THE LOSS OF LEMONS
A woman had lemons in her head. It’s not that she wanted to make lemonade. She simply had lemons in her head. She could feel them in her head the same way she could feel a star dying. The woman insisted on getting an MRI. She wanted to see X-rays of the lemons. She imagined it would be like looking at the moon suspended in the night sky. The technician gave her Bocelli to listen to. The woman smiled as the conveyer belt slid her into the machine like luggage in an airport.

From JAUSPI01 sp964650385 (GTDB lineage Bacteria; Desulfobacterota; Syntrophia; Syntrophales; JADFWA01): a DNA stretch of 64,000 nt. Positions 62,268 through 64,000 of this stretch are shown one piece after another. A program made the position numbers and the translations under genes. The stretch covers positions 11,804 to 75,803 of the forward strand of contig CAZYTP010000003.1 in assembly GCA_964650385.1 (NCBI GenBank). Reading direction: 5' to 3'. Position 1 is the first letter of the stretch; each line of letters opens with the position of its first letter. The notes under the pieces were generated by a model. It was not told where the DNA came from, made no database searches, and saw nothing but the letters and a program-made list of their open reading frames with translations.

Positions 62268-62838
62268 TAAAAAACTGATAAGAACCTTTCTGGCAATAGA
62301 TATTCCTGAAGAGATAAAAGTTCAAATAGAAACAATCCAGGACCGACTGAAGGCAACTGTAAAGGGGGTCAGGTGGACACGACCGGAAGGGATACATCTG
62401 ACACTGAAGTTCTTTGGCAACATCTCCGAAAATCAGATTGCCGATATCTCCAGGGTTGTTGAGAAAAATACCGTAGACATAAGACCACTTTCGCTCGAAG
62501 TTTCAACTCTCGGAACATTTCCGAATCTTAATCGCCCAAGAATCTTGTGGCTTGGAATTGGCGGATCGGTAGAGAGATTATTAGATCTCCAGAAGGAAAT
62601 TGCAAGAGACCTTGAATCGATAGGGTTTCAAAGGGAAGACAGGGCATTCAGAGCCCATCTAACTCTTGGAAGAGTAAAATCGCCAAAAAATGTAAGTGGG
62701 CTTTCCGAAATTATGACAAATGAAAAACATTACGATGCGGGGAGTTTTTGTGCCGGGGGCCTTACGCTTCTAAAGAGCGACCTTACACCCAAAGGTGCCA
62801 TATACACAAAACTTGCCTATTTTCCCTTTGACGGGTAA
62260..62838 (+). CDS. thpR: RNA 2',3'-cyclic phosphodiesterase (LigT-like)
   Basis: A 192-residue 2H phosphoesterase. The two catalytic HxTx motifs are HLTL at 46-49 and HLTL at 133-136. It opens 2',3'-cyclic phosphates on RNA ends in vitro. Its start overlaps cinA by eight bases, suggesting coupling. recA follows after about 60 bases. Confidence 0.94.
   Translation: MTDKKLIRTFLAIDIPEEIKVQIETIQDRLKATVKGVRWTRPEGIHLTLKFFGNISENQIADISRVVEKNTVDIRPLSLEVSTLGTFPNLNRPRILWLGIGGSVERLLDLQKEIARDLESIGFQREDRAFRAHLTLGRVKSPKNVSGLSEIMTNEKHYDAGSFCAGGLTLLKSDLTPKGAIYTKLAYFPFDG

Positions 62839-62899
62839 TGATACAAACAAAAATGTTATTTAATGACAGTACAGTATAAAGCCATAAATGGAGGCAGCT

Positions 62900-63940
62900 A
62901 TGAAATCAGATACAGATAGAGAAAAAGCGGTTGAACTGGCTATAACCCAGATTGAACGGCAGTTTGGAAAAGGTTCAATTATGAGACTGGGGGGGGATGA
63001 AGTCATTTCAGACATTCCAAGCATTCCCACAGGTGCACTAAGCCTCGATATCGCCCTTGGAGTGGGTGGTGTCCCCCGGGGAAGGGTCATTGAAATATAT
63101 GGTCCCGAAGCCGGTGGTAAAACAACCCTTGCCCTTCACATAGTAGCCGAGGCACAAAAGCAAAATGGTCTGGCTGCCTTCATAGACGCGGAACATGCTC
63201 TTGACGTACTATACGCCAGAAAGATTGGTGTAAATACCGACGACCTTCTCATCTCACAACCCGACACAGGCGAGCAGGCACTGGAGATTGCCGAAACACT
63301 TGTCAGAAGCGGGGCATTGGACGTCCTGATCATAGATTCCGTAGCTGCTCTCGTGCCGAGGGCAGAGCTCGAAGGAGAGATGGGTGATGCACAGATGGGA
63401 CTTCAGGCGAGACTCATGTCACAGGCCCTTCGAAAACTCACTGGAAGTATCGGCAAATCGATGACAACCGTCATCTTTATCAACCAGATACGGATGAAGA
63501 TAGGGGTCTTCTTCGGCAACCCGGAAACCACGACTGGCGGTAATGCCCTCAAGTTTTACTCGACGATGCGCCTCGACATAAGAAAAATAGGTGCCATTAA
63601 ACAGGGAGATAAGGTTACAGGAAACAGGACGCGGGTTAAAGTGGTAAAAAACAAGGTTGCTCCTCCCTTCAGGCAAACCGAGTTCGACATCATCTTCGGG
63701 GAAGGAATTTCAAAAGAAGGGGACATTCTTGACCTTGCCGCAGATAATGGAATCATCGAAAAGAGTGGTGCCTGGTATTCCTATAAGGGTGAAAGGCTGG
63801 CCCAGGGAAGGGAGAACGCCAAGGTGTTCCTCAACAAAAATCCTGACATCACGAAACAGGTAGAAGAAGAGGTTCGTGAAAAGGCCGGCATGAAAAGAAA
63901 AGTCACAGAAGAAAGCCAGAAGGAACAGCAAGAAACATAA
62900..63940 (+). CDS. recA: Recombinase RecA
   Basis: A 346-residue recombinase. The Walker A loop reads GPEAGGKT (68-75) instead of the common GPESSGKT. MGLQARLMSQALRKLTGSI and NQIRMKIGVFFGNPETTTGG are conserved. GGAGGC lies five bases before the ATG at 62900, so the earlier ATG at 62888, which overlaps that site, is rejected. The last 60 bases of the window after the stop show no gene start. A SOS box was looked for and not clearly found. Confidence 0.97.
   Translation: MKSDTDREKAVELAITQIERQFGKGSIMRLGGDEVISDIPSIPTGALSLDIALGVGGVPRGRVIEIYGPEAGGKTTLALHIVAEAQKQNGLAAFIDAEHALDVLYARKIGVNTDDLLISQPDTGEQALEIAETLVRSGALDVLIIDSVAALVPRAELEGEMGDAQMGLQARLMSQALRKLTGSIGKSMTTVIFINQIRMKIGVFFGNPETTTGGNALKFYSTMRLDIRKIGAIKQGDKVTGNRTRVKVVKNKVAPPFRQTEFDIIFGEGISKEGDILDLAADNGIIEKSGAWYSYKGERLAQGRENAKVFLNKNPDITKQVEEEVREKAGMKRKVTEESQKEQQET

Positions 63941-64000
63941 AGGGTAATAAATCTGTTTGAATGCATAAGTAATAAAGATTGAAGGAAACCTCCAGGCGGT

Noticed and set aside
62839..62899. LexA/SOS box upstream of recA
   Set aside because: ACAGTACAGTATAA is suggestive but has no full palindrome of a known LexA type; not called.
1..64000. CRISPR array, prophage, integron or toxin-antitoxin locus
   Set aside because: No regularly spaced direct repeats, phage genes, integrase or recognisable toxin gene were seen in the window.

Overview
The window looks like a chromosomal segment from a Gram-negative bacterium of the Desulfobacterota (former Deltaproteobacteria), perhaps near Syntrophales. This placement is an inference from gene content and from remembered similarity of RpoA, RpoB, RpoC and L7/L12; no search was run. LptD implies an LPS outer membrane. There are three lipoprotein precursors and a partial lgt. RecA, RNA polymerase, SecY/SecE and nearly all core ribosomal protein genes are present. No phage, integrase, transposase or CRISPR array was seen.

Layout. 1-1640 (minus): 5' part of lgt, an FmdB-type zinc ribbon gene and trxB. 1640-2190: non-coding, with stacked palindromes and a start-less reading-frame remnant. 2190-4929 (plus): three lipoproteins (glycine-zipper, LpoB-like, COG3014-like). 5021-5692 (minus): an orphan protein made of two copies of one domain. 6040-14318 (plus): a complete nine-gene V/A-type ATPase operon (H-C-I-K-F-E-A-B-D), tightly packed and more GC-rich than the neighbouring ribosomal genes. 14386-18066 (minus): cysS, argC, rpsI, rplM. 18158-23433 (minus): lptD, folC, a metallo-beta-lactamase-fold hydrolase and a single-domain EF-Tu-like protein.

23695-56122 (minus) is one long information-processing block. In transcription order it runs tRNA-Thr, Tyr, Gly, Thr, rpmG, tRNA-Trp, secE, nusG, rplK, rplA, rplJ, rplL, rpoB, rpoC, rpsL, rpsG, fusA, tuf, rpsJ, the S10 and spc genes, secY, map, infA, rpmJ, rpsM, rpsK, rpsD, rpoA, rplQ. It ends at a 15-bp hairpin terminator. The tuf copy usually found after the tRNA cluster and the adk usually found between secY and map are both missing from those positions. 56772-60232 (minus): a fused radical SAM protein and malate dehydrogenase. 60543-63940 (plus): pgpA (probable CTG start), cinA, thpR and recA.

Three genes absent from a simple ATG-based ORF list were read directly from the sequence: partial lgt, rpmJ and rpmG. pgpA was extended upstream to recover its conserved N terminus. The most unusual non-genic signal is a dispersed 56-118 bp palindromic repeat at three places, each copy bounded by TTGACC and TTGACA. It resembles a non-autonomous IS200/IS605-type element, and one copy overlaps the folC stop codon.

The woman had no idea what Bocelli was singing. Estoy muriendo amor porque te extraño. She imagined the words were something about lemons. Te extraño, te extraño. Perhaps he had lost lemons. The conveyer belt shook back and forth, jiggled her body, as though she were on a motorboat. Te extraño, te extraño. Then the woman saw it: the ferry motoring towards Capri. She looked closer and saw her husband. The woman looked closer still and saw her husband smiling, his one missing tooth, on a tiny bus winding its way up the roads of Capri. And then she smelled the lemons. She saw the lemon orchards, lemon trees stretching for miles, wrapping around Capri like the gold ring that once wrapped around her left finger.
—from Rattle 29, Summer 2008